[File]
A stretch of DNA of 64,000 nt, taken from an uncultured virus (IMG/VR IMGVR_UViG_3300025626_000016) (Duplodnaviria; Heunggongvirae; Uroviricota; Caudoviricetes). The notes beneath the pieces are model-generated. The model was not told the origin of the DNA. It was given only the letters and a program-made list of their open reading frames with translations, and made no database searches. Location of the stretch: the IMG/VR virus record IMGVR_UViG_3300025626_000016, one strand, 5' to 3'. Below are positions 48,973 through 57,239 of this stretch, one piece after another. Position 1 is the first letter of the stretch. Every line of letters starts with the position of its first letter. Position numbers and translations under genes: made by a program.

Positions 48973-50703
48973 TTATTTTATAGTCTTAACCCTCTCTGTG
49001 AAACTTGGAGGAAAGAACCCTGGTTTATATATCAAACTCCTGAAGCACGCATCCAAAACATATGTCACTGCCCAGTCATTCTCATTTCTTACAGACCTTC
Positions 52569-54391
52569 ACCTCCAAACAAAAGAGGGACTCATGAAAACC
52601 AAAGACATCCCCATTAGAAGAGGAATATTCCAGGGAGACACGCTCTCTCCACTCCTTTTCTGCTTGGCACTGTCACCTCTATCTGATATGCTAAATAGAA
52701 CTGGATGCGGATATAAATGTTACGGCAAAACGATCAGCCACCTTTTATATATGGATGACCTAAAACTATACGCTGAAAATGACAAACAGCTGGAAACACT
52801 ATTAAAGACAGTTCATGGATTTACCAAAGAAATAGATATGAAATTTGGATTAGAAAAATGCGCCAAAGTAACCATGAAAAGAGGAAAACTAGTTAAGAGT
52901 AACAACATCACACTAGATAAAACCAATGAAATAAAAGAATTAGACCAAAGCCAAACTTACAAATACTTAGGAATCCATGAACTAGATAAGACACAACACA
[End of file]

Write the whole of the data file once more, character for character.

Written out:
A stretch of DNA of 64,000 nt, taken from an uncultured virus (IMG/VR IMGVR_UViG_3300025626_000016) (Duplodnaviria; Heunggongvirae; Uroviricota; Caudoviricetes). The notes beneath the pieces are model-generated. The model was not told the origin of the DNA. It was given only the letters and a program-made list of their open reading frames with translations, and made no database searches. Location of the stretch: the IMG/VR virus record IMGVR_UViG_3300025626_000016, one strand, 5' to 3'. Below are positions 48,973 through 57,239 of this stretch, one piece after another. Position 1 is the first letter of the stretch. Every line of letters starts with the position of its first letter. Position numbers and translations under genes: made by a program.

Positions 48973-50703
48973 TTATTTTATAGTCTTAACCCTCTCTGTG
49001 AAACTTGGAGGAAAGAACCCTGGTTTATATATCAAACTCCTGAAGCACGCATCCAAAACATATGTCACTGCCCAGTCATTCTCATTTCTTACAGACCTTC
Positions 52569-54391
52569 ACCTCCAAACAAAAGAGGGACTCATGAAAACC
52601 AAAGACATCCCCATTAGAAGAGGAATATTCCAGGGAGACACGCTCTCTCCACTCCTTTTCTGCTTGGCACTGTCACCTCTATCTGATATGCTAAATAGAA
52701 CTGGATGCGGATATAAATGTTACGGCAAAACGATCAGCCACCTTTTATATATGGATGACCTAAAACTATACGCTGAAAATGACAAACAGCTGGAAACACT
52801 ATTAAAGACAGTTCATGGATTTACCAAAGAAATAGATATGAAATTTGGATTAGAAAAATGCGCCAAAGTAACCATGAAAAGAGGAAAACTAGTTAAGAGT
52901 AACAACATCACACTAGATAAAACCAATGAAATAAAAGAATTAGACCAAAGCCAAACTTACAAATACTTAGGAATCCATGAACTAGATAAGACACAACACA